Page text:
The KCCQ summary score, or the disease-specific quality of life, increased similarly between groups. The increase, however, tended to be nine points greater in the DASH/SRD participants—indicating the study did not meet its primary outcome.
The researchers found diet-related adverse events were uncommon. Interestingly, only 11 percent of DASH/SRD participants had HF-related hospital readmissions, compared to 27 percent in the control group. And within the first 30 days of discharge from the hospital, the DASH/SRD group spent 17 cumulative days re-hospitalized, compared to 55 days in the control group.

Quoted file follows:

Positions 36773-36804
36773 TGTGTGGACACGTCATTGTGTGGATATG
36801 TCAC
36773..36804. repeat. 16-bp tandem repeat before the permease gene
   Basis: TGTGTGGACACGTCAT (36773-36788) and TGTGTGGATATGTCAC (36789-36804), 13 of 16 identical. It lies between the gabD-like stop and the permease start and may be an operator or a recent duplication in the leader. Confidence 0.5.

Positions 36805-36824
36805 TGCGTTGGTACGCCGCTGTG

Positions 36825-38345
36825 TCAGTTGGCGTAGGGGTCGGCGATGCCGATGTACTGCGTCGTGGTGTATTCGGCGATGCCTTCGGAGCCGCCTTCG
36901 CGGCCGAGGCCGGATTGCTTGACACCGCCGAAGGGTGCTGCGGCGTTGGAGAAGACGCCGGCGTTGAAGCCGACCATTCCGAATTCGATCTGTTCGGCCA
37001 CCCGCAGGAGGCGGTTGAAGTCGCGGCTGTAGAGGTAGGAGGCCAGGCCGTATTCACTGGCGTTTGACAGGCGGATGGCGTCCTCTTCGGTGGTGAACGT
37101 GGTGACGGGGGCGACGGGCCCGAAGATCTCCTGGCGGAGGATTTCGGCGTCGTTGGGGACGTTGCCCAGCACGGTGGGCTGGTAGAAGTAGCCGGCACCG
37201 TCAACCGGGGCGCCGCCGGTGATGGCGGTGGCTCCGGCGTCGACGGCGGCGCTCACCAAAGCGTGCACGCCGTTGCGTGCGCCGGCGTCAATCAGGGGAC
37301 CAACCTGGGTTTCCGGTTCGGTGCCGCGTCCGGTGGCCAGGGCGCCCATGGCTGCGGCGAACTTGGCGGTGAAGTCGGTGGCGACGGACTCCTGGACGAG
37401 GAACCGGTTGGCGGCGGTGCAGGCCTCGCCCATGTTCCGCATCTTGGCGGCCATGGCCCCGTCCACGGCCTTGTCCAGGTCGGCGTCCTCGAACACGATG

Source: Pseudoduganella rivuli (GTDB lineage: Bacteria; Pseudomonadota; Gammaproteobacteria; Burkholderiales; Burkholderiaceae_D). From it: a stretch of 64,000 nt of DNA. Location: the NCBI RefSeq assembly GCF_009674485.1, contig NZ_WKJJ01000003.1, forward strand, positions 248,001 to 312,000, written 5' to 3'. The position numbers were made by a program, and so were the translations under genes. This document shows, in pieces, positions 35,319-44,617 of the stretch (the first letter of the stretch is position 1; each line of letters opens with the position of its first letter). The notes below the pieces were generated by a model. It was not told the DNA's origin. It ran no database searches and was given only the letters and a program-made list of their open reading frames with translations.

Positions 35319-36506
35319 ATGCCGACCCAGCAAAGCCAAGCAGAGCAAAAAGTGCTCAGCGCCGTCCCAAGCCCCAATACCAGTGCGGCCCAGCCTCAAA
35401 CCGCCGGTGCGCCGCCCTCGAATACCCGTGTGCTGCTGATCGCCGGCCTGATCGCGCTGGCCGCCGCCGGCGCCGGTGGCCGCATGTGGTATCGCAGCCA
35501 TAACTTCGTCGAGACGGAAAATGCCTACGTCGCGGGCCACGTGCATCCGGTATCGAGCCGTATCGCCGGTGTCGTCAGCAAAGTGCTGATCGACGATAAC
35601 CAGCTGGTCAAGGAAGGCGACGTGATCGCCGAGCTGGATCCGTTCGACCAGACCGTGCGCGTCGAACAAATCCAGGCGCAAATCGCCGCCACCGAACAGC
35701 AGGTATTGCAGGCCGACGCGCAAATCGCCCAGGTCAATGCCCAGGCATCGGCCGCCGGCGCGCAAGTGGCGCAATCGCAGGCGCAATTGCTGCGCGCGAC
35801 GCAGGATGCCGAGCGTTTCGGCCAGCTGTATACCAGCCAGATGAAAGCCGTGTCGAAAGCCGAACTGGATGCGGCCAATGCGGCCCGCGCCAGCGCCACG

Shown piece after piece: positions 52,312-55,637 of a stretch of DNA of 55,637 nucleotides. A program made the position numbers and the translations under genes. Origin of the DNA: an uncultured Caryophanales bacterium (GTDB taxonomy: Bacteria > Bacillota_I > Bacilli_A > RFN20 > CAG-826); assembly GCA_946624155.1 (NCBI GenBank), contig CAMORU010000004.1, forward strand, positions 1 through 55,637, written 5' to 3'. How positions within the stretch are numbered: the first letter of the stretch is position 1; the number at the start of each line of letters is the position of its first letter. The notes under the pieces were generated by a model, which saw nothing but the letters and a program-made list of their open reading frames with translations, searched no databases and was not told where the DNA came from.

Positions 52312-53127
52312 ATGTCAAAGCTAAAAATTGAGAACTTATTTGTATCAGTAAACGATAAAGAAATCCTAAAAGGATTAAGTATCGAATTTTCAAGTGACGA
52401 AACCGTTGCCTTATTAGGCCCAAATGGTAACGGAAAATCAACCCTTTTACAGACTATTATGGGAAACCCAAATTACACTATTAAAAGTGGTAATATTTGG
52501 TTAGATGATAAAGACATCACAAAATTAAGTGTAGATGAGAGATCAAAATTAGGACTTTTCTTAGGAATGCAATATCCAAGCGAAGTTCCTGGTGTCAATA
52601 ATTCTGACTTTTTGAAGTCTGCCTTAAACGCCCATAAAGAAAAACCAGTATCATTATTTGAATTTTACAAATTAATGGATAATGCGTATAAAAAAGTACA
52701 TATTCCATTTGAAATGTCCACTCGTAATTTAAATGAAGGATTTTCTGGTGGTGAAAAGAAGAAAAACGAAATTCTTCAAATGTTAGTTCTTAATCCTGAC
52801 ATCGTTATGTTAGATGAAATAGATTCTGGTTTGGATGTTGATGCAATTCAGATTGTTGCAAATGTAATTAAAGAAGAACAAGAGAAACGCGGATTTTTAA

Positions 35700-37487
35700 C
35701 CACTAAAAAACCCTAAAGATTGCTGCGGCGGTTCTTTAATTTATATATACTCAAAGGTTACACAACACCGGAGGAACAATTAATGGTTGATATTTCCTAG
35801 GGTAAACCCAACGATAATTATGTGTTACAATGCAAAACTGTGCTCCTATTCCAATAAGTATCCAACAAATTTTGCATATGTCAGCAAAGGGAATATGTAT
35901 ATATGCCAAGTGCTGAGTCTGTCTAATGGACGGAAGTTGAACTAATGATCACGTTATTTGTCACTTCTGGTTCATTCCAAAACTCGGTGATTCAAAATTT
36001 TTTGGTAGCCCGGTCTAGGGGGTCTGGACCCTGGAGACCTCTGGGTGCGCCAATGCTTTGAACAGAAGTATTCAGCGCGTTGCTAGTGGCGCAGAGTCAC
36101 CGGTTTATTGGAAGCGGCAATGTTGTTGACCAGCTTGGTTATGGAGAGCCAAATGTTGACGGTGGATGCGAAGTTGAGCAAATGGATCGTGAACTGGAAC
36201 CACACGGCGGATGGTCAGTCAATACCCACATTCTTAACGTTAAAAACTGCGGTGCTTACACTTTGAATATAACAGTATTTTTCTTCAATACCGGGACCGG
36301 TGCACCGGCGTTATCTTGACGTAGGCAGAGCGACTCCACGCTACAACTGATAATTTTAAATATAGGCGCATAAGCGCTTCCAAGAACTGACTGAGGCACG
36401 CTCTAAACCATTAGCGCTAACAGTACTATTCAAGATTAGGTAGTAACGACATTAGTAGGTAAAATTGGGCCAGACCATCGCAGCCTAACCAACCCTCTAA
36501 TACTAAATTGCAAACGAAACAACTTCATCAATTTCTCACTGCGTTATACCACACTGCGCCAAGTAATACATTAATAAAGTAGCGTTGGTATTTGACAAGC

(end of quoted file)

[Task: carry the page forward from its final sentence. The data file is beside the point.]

Overall, the researchers found, sodium restriction did not have a significant impact on blood pressure, serum creatinine or serum potassium in either group.
“The GOURMET-HF results are hypothesis-generating and establish the rationale for conducting a larger study of direct dietary support in patients with HF after hospital discharge,” the researchers concluded. “Such a trial would ideally be powered to assess this strategy’s impact on hospital readmission burden. In addition, the complexity and costs of this intervention, as well as its feasibility and efficacy across patients of diverse demographics and socioeconomic status, would be important considerations in a future trial.”